The company has a file of protest activities. These include work at the mine being delayed by protesters trespassing into blast zones and blocking railtracks, says spokeswoman Vicki Blyth.
The lawn at the company's headquarters has been dug up and the home of a director graffitied.
Protesters characterise the company as a defiler of the environment, while Solid Energy CEO Don Elder has labelled them "anarchists".
Though not frivolous, Harrison had reservations about whether the "spying" complaints were made in good faith, "because I believe they're part ... of the wider campaign".
The coalition is concerned by what it sees as a move away from the Act's original intention of protecting the public against unreasonable intrusion. It notes, in an article by member Emma Parsons, submitted to the Weekend Herald, the registrar's role is to act as an administrator and adjudicator and not as an investigator of complaints, as does the Independent Police Conduct Authority.
Bringing a case to court can be expensive and legal aid is doubtful. Thompson and Clark Investigations has applied for costs to be awarded against the protest groups.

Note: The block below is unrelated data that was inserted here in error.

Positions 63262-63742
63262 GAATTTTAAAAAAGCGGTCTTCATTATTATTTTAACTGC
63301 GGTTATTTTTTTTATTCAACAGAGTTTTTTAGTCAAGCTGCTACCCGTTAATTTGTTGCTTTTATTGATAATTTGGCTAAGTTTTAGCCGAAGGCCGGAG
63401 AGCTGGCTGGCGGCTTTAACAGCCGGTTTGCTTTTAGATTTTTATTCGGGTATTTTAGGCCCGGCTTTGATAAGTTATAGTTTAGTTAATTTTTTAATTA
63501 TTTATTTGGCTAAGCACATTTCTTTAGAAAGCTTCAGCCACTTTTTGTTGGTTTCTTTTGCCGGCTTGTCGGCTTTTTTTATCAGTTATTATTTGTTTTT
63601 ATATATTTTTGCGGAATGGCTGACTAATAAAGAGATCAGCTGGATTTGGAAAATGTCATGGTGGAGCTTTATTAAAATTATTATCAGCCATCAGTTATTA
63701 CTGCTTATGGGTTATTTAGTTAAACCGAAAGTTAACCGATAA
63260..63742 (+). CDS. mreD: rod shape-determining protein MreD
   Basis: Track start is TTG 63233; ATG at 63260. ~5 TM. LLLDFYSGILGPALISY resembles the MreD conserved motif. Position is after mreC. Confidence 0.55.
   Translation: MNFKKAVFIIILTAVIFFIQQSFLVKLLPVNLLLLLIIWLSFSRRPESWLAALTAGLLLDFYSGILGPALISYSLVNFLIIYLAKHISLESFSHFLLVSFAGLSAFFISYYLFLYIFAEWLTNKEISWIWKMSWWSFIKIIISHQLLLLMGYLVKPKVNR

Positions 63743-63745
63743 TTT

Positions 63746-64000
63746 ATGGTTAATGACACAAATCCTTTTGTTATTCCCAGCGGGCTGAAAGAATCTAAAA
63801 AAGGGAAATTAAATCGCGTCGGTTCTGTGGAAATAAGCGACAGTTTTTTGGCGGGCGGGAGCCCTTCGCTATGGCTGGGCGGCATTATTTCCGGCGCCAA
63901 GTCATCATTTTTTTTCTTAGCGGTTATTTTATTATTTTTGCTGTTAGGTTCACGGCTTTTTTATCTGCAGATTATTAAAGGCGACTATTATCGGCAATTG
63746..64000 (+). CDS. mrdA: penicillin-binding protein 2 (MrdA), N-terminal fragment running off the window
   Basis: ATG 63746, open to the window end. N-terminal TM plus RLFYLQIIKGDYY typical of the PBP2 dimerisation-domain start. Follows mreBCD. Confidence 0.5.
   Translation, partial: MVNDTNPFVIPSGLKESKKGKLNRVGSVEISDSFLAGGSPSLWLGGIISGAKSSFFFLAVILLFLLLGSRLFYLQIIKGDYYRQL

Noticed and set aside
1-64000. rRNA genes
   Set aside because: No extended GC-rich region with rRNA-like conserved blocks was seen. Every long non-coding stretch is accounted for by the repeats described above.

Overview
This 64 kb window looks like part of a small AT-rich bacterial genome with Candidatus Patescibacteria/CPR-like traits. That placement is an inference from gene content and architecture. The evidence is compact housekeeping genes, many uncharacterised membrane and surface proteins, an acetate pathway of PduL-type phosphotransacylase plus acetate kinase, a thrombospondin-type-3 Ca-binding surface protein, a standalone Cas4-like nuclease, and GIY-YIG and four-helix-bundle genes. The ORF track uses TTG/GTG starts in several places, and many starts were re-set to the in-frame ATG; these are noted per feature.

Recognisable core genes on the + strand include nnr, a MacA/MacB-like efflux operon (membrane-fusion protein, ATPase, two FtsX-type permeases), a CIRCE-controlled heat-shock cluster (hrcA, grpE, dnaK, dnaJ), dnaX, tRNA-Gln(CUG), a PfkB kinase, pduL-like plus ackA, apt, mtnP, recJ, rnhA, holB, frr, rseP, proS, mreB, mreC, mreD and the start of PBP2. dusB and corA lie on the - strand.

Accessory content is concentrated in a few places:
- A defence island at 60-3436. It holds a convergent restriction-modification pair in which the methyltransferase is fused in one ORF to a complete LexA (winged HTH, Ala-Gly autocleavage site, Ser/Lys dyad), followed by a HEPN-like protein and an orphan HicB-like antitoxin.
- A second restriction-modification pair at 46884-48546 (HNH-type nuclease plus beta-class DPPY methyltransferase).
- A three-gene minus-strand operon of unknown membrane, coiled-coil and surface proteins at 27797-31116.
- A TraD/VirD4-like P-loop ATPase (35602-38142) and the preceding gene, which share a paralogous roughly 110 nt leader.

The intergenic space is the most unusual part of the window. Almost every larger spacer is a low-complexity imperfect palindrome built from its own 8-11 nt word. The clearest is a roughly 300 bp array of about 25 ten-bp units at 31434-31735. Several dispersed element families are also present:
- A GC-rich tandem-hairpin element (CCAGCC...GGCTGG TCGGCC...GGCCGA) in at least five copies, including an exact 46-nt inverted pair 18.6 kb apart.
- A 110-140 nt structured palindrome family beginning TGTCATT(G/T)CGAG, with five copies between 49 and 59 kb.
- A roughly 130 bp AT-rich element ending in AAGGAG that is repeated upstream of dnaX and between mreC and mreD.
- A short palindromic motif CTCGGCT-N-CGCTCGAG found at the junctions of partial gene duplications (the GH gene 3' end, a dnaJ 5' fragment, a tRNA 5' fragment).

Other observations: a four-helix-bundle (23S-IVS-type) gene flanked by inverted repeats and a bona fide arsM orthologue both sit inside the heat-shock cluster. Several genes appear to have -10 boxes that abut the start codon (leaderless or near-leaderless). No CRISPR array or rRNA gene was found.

Parsons' article questions the relationship between private investigation firms and the police, noting a director of Thompson and Clark gave police a briefing on the day of a Save Happy Valley protest action.
"So maybe it is time we ask ourselves some hard questions," she writes. "Do we want to live in a society where money is the control and everyone else's privacy is increasingly at risk from private investigation firms?"
The Privacy Commissioner will make a submission when the draft amendment to the Act is introduced but signalled in a letter to the Justice Ministry that an area of interest included private investigators getting information their clients were not entitled to by means of corruption or by wilfully misleading people.
The New South Wales Independent Commission Against Corruption had exposed a major trade in corruptly obtained information and, the letter noted, there have been cases in New Zealand where officials had been bribed or paid for information and others where police information had been released on the basis of friendship with former colleagues.